Cambridge paleontologist Simon Conway Morris’s Map of Life is a one-stop shop for convergent evolution. Who knew this?:
Malodorous flowering plants
Several groups of angiosperms have flower structures that produce foul odours to attract pollinating insects. This strategy is convergent, being found in species as distantly related as the ‘Titan arum’ Amorphophallus titanium (a monocot) and the ‘Corpse flower’ Rafflesia (a eudicot).
The plants feature on Trivia Time, but their convergence on a rather less than obvious strategy (“Love me, I stink.”) is not remarked on. Morris is the go-to guy for convergent evolution, largely overlooked but well documented:
We have identified hundreds of examples of convergence, so if you want to learn about convergence in sex (e.g. love-darts), eyes (e.g. camera-eyes in jellyfish), agriculture (e.g. in ants) or gliding (e.g. in lizards and mammals) then this is your best port of call.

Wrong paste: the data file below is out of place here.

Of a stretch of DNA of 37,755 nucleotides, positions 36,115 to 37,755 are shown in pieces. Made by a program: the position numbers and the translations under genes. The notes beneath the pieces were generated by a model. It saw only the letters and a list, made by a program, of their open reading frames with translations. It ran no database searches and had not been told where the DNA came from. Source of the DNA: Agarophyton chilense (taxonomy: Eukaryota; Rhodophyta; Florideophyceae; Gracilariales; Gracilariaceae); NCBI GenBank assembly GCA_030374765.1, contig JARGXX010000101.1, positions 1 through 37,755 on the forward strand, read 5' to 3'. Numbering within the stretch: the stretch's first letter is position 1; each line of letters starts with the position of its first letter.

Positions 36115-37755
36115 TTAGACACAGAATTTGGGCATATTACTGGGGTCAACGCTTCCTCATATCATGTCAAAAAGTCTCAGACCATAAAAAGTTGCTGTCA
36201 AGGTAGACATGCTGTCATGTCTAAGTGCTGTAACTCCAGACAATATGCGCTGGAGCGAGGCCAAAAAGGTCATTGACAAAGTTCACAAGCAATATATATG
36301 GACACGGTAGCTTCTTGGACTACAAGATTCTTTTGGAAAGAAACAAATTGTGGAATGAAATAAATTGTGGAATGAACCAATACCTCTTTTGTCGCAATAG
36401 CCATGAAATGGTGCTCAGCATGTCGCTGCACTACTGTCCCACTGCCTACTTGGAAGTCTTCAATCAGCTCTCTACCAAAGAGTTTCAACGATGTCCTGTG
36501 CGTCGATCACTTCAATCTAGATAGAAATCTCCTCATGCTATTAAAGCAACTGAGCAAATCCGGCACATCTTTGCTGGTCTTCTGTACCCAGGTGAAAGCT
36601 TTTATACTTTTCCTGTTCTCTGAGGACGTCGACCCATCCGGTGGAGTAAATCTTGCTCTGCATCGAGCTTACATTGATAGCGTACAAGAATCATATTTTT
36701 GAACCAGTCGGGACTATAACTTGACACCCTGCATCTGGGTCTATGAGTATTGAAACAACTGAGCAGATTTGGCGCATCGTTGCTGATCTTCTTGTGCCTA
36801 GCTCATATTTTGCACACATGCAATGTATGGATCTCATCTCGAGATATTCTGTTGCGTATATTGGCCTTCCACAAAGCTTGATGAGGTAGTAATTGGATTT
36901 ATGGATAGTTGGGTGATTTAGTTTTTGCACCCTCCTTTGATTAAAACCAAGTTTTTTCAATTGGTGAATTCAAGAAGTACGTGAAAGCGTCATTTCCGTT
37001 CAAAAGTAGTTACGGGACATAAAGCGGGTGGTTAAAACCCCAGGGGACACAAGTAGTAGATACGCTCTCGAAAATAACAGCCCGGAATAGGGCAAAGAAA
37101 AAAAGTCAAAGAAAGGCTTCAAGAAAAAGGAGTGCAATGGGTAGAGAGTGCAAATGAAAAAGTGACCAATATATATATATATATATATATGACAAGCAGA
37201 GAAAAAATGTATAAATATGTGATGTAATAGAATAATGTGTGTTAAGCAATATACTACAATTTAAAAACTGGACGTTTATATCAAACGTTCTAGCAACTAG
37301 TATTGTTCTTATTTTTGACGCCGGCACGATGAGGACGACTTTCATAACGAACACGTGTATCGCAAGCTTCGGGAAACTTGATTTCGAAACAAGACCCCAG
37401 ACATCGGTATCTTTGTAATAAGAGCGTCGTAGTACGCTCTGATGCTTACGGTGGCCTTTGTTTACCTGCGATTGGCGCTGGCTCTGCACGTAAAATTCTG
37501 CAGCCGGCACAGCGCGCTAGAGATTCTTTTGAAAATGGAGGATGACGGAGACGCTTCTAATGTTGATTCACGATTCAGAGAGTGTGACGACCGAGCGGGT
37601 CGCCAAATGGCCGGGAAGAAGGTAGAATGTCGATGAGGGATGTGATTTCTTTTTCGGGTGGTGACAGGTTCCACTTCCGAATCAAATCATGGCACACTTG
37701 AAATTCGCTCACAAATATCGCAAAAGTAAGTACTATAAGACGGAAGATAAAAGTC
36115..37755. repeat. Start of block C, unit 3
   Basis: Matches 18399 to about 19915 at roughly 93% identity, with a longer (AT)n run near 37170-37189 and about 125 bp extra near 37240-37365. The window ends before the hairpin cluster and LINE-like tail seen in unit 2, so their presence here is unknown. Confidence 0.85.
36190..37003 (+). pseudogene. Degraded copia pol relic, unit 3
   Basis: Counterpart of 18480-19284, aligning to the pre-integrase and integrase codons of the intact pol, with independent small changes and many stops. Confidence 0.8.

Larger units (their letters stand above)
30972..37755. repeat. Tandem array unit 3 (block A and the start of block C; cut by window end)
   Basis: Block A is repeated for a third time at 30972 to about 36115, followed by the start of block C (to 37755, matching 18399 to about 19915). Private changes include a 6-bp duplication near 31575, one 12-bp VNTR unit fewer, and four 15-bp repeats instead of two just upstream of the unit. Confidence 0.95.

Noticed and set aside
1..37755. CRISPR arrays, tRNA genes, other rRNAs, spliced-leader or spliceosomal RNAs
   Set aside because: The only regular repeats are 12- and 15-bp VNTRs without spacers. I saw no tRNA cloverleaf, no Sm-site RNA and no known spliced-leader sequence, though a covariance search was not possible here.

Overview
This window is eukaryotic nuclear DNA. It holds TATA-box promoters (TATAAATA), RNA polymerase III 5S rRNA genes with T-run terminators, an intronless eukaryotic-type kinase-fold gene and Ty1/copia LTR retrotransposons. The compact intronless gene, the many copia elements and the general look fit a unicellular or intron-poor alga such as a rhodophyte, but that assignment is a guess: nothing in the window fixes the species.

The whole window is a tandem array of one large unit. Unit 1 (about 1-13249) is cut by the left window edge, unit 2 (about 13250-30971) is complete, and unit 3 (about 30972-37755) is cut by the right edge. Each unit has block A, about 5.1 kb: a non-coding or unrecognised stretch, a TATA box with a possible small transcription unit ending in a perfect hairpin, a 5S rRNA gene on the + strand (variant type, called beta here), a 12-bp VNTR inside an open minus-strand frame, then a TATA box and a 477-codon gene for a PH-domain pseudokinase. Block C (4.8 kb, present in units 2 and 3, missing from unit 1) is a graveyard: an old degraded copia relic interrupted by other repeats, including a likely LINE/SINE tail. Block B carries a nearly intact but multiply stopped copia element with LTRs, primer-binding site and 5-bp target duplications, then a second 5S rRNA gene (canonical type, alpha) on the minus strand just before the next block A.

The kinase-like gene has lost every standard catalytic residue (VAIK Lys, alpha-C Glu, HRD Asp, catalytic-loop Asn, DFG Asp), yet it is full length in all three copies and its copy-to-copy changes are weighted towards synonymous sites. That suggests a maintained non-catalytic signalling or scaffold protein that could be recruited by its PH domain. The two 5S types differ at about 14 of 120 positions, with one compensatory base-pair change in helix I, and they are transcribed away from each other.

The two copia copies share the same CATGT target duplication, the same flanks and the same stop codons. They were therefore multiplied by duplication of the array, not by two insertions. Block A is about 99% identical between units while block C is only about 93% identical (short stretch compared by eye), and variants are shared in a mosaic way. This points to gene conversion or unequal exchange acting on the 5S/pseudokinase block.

The name ‘Map of Life’ reflects the way that evolution has repeatedly arrived at, or converged upon, the same adaptive solutions from more or less unrelated starting points, as though evolutionary trajectories were following a metaphorical ‘map’ to the same destination.
The shadow of Darwinism falls across that last clause beginning with “as though”: The team can’t quite bring themselves to write: “It looks as though evolutionary trajectories follow a metaphorical ‘map’ to the same destination.” Finally, someone’s got to. But don’t let that deter you; great site.
Here’s the linked Index.
Hat tip: Pos-Darwinista